Brandeis Alumni, Family and Friends
Brandeis Scholarship Benefactors Robin and Perry Traquina ’78, H’19, Receive Inaugural Lighting the Way Award
November 12, 2020
Robin and Perry Traquina ’78, H’19, have been named recipients of Brandeis’ first Lighting the Way Award. Thanks to the couple’s generosity, more than 30 young people have received scholarships to Brandeis.
The award was presented by President Ron and Jessica Liebowitz at the Scholarship and Fellowship Virtual Celebration on Oct. 28.
Perry Traquina, a former chairman of the Brandeis Board of Trustees, is an immigrants’ son who himself attended Brandeis thanks to financial aid. For nearly 20 years, the endowed scholarships he and his wife created have been helping deserving students access a Brandeis education.
Creating Opportunities and Forging Relationships
The Lighting the Way Award recognizes benefactors who have demonstrated a passionate commitment to expanding scholarship opportunities for Brandeis students. The name of the award was inspired by the words of Justice Louis Brandeis: “If we would guide by the light of reason, we must let our minds be bold.”
Liebowitz said: “Those words are meaningful to this community, and it seemed appropriate to name this award in recognition of those who lit the path for our students with not only reason, but also generosity and graciousness.”
The connections the Traquinas have forged with their scholars are “extraordinary,” Liebowitz said. “Perry and Robin have developed lasting relationships with all of their scholars, offering support, guidance, and enthusiasm for all their endeavors while they were students, as well as in their post-Brandeis pursuits,” he said. “Their personal encouragement exemplifies the spirit of supporting our students.”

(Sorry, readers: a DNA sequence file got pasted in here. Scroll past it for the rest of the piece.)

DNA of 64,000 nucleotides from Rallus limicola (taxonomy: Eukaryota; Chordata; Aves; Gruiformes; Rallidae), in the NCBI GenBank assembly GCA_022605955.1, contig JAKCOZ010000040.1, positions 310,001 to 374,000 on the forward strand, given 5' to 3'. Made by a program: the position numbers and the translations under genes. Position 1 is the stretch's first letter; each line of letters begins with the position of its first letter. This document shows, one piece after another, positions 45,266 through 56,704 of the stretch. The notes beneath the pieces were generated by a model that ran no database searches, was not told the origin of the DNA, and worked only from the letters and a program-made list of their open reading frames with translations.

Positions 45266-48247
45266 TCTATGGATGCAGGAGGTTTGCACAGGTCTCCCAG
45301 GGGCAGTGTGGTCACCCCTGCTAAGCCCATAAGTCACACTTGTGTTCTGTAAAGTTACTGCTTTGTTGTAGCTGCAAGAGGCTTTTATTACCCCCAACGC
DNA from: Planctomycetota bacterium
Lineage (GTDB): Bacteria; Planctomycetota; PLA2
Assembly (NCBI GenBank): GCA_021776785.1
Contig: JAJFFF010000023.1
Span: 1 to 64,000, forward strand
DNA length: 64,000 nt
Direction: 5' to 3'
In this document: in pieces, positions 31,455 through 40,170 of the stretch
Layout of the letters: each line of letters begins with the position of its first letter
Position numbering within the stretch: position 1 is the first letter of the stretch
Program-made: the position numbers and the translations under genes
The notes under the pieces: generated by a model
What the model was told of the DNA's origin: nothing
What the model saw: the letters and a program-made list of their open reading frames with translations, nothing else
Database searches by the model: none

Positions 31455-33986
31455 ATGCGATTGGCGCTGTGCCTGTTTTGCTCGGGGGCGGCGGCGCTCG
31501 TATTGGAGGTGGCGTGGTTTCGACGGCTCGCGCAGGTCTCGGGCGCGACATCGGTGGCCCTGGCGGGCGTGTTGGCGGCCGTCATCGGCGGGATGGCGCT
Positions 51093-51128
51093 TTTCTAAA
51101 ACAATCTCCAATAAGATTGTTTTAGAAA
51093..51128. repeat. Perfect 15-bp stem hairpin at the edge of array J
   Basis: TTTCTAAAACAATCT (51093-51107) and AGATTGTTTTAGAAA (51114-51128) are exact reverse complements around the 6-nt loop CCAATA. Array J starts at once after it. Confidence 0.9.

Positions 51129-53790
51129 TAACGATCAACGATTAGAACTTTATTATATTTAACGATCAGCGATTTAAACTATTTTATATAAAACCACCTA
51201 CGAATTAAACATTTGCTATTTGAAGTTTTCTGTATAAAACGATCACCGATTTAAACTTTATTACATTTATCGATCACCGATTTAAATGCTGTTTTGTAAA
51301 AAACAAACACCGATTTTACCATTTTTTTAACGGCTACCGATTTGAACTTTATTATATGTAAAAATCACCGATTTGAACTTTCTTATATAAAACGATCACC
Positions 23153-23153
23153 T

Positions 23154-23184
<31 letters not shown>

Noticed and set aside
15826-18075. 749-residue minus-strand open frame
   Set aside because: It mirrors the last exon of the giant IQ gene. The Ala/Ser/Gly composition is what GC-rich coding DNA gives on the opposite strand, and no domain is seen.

A Path to Transformation
Perry Traquina grew up in Chicopee, Massachusetts, the son of Portuguese immigrants who worked factory jobs and stressed to their children the importance of education to get ahead.
Traquina said: “My parents immigrated to this country in the early 1940s. Like most immigrants, they came here in search of a better life. My father's formal education never went beyond the third grade. My mother couldn't read or write. They were blue-collar workers and through hard work, some luck and a scholarship to Brandeis University, I was able to go to college.
“The whole experience at Brandeis really changed the arc of my life,” he said. “That’s why when we thought about giving back, about paying it forward, it just seemed the right thing for us to do to help others like me get a phenomenal education at Brandeis.”-Perry Traquina ’78, H’19
Robin Traquina said: “I am very grateful for the opportunity to be a link in a chain of helping someone in hopes that they will feel gratitude and a responsibility to then reach out and help someone else.”
Arlenys Reyes ’19, MA’20, of New York City, a former Traquina Family Endowed Scholar who soon will be starting a position with the global accounting firm PricewaterhouseCoopers (PWC), recalls the impact of the Traquinas’ support.
“Perry and Robin Traquina were always willing to lend a helping hand beyond the scholarship bounds,” Reyes said. “They made time to connect with me outside of the yearly scholarship luncheons, always listening to my experience and giving great guidance. I was even able to make further connections at different companies because of Perry's introduction.